What I did with Jane Eyre was underline my favorite sentences, those that I believed could work in prayer. Now, I didn’t know this at the time, but it turns out that even that practice has a religious root in it, although many of us collect quote journals without knowing or being impacted by the religious history of the practice. The practice of which I speak is collecting florilegia, which means 'a gathering of flowers' in Latin.
I was taught this practice by Stephanie Paulsell, who told me about her father, a minister who reads this way through the book of Psalms. He reads a certain number of psalms each day and writes down the sentences that stick out to him, which are called sparklets. He writes them down in a journal, without annotating which psalms they are from, and then, when he’s worked his way through the psalms, he reads his collection of sparklets — his florilegia — and reads it as if it is his own text. This then serves as a reflection tool: What stood out to him this time? What are these quotes saying to him about himself? What do the quotes mean next to one another, instead of in their usual places?
You treat this text that you have created as if it were its own sacred text, and then you go back and read the book again, and do it again. This can easily be done with any text, not just the psalms.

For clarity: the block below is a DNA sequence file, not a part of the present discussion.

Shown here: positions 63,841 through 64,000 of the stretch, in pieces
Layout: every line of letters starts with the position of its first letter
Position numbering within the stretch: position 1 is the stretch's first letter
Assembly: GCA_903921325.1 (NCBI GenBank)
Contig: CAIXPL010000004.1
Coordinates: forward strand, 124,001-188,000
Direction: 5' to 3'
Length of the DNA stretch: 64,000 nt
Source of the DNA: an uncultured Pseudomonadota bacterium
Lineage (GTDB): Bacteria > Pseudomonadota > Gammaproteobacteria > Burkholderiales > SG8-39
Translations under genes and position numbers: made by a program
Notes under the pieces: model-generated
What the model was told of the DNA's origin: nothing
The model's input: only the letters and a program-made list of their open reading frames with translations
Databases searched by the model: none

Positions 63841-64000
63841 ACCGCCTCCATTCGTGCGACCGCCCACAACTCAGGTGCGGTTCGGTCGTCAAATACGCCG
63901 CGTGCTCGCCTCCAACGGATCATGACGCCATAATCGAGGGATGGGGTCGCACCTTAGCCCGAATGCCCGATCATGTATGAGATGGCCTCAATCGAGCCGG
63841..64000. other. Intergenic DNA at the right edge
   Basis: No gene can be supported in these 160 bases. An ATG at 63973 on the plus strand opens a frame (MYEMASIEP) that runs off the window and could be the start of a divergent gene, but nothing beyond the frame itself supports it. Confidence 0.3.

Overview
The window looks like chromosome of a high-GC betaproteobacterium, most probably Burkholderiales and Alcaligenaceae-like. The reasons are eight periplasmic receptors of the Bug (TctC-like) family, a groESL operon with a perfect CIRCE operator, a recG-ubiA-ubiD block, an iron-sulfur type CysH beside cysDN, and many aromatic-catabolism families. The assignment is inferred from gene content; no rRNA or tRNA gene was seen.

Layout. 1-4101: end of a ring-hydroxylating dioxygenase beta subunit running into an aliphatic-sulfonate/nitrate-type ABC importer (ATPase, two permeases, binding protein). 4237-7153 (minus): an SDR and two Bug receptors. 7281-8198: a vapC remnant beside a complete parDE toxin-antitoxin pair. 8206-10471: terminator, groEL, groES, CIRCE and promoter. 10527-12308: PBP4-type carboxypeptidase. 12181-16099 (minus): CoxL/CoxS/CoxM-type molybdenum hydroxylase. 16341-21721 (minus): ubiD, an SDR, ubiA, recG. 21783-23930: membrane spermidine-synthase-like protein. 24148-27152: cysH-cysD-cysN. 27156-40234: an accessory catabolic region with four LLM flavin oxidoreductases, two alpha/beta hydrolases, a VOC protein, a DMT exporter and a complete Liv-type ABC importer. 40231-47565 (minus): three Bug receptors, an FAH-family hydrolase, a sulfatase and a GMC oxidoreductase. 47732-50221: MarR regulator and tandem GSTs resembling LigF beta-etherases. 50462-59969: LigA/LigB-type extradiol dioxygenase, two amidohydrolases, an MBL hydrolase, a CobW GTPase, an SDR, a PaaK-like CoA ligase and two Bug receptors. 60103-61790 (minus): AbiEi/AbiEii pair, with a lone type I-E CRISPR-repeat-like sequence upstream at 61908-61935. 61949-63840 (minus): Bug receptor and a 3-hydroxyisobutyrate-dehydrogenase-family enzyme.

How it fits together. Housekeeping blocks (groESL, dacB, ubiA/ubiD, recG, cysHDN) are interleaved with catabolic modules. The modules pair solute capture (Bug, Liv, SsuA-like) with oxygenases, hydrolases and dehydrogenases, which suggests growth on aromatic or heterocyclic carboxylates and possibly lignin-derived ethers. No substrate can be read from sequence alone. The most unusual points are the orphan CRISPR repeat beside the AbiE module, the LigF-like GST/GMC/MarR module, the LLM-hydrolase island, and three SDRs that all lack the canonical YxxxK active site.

There are many ways to engage with your florilegia. For example, when you are reading as a group. I now lead pilgrimages with secular texts, and at the end of each day we all share our sparklet from that day. This can be a quote from the text that we have been reading or something that a fellow pilgrim has said. In this way, we learn to treat each other’s words as sacred. I type up the sparklets that people share and then we spend a few minutes treating that new text as if it was sacred, simply remarking on what we notice about it. This can be done at the end of any book club meeting or at the end of reading any book in a book club; including your book club of one.— Vanessa Zoltan in Praying with Jane Eyre